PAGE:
The beef can now be cooked for anywhere between about 2½ to 4 hours, depending on how much time you have. If you are content to cook the meat very slowly, you could even place it covered in the oven at 160˚C to quietly blip away while you get on with other things. All you need to do is stir occasionally and keep an eye on liquid levels. The finished curry is not intend to have a great deal of sauce – the texture is more meaty and sticky – but if things look like they are getting too dry, don’t hesitate to top up with a bit of water.
Lastly, about 30 minutes before you are ready to serve, add the reminder of the ground toasted spices. This is a little unorthodox, but it really helps keep the flavour of spices at the forefront. You could also use this opportunity to do a little salt and pepper check, and adjust if necessary.
To serve, dig out the little hot chillies, and place the curry into four deep bowls. Pop a chilli prominently on top of each – think of it as a warning flag! If you are feeling particularly energetic, you could fry some chapatti to serve alongside. For how to make these, see the samosa recipe from Part I. The same dough mixture, lightly fried on both sides, makes a very tasty chapatti.
If you are thinking that the number of cardamom pods required by this dish sounds like an awful lot – you’re right. And the extra step of adding more cardamom towards the end of cooking really ensures that the whole cardamom effect is not subtle – but that’s kind of the point of this dish. If you don’t love cardamom, I wouldn’t recommend giving this a try, but if you do, I think it is kind of nice to have a dish where its unique flavour really stands out, and is complimented by the other ingredients, like lime, fresh coriander, green chillies, and curry leaves.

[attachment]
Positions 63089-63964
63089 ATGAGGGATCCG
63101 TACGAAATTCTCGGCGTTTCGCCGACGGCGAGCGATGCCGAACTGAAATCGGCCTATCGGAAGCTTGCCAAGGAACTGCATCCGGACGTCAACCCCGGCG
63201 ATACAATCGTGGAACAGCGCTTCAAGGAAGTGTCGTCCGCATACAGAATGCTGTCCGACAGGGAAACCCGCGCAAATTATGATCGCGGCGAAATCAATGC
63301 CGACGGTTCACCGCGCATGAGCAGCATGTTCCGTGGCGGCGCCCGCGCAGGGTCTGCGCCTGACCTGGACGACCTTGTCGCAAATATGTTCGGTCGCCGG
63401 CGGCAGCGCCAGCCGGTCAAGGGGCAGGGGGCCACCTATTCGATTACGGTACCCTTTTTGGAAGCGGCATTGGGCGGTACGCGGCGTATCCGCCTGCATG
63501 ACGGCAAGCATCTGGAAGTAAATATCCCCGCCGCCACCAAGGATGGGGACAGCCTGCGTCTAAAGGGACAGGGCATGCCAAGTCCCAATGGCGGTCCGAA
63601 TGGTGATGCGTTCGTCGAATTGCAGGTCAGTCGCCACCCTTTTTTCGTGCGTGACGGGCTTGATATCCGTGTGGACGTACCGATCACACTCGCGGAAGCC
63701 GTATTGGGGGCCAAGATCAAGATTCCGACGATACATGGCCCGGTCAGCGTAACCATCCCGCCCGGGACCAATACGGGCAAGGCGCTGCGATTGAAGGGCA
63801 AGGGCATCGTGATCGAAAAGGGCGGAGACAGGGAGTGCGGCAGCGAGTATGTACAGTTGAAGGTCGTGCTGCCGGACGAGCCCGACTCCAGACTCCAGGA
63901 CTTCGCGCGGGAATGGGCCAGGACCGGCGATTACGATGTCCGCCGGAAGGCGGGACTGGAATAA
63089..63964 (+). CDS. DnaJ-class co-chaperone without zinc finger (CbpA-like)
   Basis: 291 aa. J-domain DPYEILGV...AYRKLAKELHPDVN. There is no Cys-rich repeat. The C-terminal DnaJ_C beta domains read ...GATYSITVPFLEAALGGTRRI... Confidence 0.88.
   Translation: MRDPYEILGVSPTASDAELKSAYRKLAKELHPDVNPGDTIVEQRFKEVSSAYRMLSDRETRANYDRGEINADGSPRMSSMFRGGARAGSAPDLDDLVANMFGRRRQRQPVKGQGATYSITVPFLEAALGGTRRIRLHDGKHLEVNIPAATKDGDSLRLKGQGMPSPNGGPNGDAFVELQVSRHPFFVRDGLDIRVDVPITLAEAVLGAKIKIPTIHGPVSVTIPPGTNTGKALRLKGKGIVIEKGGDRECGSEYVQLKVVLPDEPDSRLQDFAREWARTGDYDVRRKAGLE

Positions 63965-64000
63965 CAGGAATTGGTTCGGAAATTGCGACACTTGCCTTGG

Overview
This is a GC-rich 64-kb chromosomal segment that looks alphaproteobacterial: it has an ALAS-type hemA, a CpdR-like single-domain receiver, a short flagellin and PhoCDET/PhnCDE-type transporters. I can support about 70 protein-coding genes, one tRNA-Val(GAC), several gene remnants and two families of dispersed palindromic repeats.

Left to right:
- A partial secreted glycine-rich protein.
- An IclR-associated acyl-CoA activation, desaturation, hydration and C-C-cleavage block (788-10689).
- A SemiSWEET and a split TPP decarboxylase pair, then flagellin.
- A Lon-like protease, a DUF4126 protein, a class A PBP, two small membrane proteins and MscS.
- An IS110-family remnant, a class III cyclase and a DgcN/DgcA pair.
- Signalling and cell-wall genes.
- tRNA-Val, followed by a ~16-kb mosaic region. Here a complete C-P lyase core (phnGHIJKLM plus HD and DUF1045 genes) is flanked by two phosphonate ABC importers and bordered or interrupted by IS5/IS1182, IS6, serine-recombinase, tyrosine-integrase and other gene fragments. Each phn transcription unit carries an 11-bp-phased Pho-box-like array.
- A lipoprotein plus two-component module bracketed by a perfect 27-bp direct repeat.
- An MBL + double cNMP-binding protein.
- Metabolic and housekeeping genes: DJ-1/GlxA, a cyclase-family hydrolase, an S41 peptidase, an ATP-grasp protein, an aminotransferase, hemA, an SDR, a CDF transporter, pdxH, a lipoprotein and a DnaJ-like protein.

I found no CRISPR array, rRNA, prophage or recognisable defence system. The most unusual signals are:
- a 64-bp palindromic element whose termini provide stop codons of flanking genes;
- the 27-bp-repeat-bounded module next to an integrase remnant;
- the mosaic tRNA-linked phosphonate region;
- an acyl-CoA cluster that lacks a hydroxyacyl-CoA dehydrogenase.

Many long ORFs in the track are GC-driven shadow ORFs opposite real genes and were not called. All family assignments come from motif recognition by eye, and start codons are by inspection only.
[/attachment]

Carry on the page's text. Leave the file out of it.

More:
If you have an outdoor barbeque, this dish would work really well cooked on this. If you are inside, either a griddle pan, or just a plain old fry pan will also work just fine.
(Serves 4 as a main)
- 1kg free-range chicken breast – cut into 3cm cubes
- 10 cardamom pods
- 1 teaspoon coriander seeds
- Small amount of canola or sunflower oil for cooking
- 8 small curry leaves
- 1½ brown onions
- 7cm piece of ginger - peeled and finely grated
- 2 cloves of garlic - crushed
- 2 mild green chillies - finely chopped
- 3 heaped tablespoons of natural yogurt
- Salt & pepper
- 3 limes - 2 juiced, the third to juice and garnish.
- Small bunch of fresh coriander
To prepare the marinade for the chicken, begin by removing the cardamom seeds from their pods. Discard the outer pods and add the cardamom seeds, along with the coriander seeds to a mortar and pestle. Crush both spices together until you have a fine and fragrant powder.
In a small, dry frying pan, heat the spices together over a low heat for a couple of minutes, or until they become very aromatic. Remove from heat and put aside to be re-introduced shortly.
Next, heat a few tablespoons of oil in a large pan. Add the curry leaves to the oil when hot, and fry for a minute, before adding the chopped onion. Stir together and cook over a medium heat for two minutes before adding the grated ginger and chopped green chillies. Cook everything together and, when the onion is looking translucent, add the crushed garlic and fry for further 2 minutes, stirring to ensure the garlic does not stick or burn.
Leave this mixture aside to cool while you prepare the chicken. Take care to remove any stringy white tendon from the chicken breast, and then cut it evenly into bite-sized cubes.